Posted by IndianaHCI on July 26, 2018, in Bremen.
The Town of Bremen is setting a course to change the look and feel of their downtown core. While some of the key investments are a few years away – due to funding horizons at the federal and state levels – the town is taking a proactive approach through their Hometown Collaboration Initiative (HCI) Capstone project.
Rather than waiting for engineers and consultants to weigh in, the Bremen HCI team is reaching out to key stakeholder groups to get valuable input on what will contribute most significantly to maintaining and enhancing the vibrancy of their key asset – downtown Bremen.
After working with Ball State’s Brian Blackford through the HCI Placemaking Building Block to learn more about concepts associated with community design, the Bremen HCI Team is collaborating with their HCI coaches (Purdue Extension educator Mary Foell and Ball State’s Beth Neu) and a team from Purdue’s Enhancing the Value of Public Spaces program to implement their capstone project. The project that has three key components focused on installing interactive design alternatives in downtown Bremen, (e.g., various road-width scenarios, curb bumpouts, sitescaping opportunities, etc.) that will:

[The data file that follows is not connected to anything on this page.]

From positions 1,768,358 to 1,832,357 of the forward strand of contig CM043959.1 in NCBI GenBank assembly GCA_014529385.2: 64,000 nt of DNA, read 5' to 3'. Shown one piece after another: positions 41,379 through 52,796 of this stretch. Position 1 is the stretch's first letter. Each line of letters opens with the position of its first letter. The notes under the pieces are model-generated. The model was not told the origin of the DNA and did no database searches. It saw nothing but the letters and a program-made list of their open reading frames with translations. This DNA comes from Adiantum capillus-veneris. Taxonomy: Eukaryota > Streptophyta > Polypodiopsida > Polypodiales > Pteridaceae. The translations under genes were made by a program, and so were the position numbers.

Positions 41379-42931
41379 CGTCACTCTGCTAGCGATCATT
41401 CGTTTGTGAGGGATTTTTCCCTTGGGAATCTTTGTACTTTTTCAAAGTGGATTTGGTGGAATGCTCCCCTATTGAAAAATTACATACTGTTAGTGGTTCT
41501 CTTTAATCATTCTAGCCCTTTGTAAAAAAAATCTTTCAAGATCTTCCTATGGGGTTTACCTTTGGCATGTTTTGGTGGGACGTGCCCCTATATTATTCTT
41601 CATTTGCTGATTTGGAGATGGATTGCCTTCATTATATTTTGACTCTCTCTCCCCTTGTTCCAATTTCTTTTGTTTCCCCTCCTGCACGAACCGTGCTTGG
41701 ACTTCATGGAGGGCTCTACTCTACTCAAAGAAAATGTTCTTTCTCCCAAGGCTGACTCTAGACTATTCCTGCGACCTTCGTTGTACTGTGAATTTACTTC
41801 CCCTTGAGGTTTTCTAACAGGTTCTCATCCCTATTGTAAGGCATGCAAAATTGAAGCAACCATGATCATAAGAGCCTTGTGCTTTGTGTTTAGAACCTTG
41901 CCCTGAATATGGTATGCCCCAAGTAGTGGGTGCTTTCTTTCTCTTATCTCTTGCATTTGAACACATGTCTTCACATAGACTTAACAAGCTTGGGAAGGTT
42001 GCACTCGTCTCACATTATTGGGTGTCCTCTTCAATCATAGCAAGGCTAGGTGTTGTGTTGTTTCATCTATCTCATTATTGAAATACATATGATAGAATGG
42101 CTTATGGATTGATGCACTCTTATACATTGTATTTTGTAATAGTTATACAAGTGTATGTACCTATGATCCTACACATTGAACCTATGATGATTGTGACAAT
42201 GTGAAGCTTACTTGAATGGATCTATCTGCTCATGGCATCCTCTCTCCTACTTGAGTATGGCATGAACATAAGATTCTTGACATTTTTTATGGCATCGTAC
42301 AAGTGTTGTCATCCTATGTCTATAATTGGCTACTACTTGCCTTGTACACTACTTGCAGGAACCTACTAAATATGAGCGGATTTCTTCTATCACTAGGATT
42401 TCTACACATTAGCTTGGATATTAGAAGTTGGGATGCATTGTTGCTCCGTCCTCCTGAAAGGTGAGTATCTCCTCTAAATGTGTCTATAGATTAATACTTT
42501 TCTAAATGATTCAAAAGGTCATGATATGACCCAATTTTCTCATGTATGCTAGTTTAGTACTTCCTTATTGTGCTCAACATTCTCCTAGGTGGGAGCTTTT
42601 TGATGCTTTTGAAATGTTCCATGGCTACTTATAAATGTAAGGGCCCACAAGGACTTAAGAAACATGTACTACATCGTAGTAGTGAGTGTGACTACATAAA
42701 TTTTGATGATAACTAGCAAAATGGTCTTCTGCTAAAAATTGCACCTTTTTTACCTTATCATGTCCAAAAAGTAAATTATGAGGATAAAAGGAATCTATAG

- expose Bremen residents and stakeholders to examples of change well before any permanent changes are implemented;
- afford Bremen residents and key stakeholders a unique opportunity to provide interactive feedback regarding potential interactive alternative design to the downtown area; and
- continue promoting the transparent and open dialogue fostered by HCI between the town leadership, community groups, and Bremen residents.
Guided by the principles of ‘tactical urbanism’ and placemaking best practices, the Bremen and Purdue teams hosted a two-hour, interactive listening session with Bremen business owners whose businesses are located in the center of the downtown business district. A lively discussion ensued while the ideas and concerns of the business owners where cataloged by the Bremen and Purdue teams.
Afterwards, the Bremen team provided the opportunity for residents attending the weekly farmers market to provide input by using a “kiosk” that they constructed using wood, chalkboard paint and maps of downtown. First deployed at the annual Bremen Firemen’s Parade in June, the kiosk provides the opportunity for residents to add their thoughts and ideas to a temporary mosaic that can been contributed to, as well as seen and discussed, by participants. The Bremen HCI team has collected all of the responses and will be adding this information to the data collected through all of the other planned engagements.